In a previous life I must have been either a miner or a mole, as I am fascinated with subterranean tunnels. There has been a lot of fuss made over Brunel’s tunnel at Rotherhithe recently, but there is another tunnel which is not discussed a great deal and that is the Tower subway. This tunnel runs from a shaft next to the Tower of London to Tooley Street on the other side of the river.

The engineer who designed the tunnel was a Mr Barlow Jnr, the son of the Mr Barlow who designed a suspension bridge at Lambeth. The contractor was one Mr Greathead. The tunnel was constructed by using a shield (which was Brunel’s invention) and was 2.1 metres in diameter and 396 metres long. The internal bore was lined with iron tubing, installed and bolted together in sections. The tunnel was run through the London Clay beneath the Thames, and was apparently so dry that, whilst being tunnelled, all the water used had to be taken down in buckets. The minimum depth of clay above the iron work of the tunnel was 22 feet (6.6 metres) and the maximum 32 feet (9.6 metres). The tunnel was lit by gas lanterns.

One of the entrance shafts to the tunnel still exists and can be seen adacent to the entrance to the Tower of London, by the new shops, not far from the spot where you can access the Thames Path walkway.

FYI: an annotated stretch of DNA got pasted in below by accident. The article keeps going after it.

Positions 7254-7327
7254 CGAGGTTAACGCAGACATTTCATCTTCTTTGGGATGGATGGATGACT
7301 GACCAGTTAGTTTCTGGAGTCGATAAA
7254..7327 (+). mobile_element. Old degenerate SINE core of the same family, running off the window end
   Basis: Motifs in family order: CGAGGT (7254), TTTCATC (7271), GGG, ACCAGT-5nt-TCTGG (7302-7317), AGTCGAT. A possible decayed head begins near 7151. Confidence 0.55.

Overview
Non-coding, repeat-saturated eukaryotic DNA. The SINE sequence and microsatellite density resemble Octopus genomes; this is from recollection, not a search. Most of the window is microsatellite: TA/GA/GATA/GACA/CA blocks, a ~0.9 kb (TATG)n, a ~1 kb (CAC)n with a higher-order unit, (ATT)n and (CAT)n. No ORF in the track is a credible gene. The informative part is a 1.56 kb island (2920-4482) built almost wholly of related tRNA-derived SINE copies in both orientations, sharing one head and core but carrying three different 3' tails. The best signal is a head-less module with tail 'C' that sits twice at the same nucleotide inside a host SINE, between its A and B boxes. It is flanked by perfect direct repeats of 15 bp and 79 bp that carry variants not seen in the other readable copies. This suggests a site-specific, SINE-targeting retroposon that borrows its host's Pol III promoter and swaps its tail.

The shaft entrace to Tower Subway

This shaft leads you down to a waiting room which, when first built, had seating where you awaited your transport. The tunnel originally contained a tram system which ran on 2ft 6” gauge rails and was pulled by a mechanism, together with using its own inertia. A carriage ran on the tram rails, and this could contain up to 14 people. The subway was opened for use by the tram system on 12th April 1870. Due to economic reasons, the tram system closed later that year on 7th April 1870, but was reopened a few weeks later on, for use as a pedestrian tunnel. In 1897, the tunnel was finally closed to the public and sold to the London Hydraulic Power Company. The tunnel was then used to house a high pressure hydraulic main. The London Hydraulic Power system in turn became obsolete and the tunnel is now used for new communication equipment and fibre optics.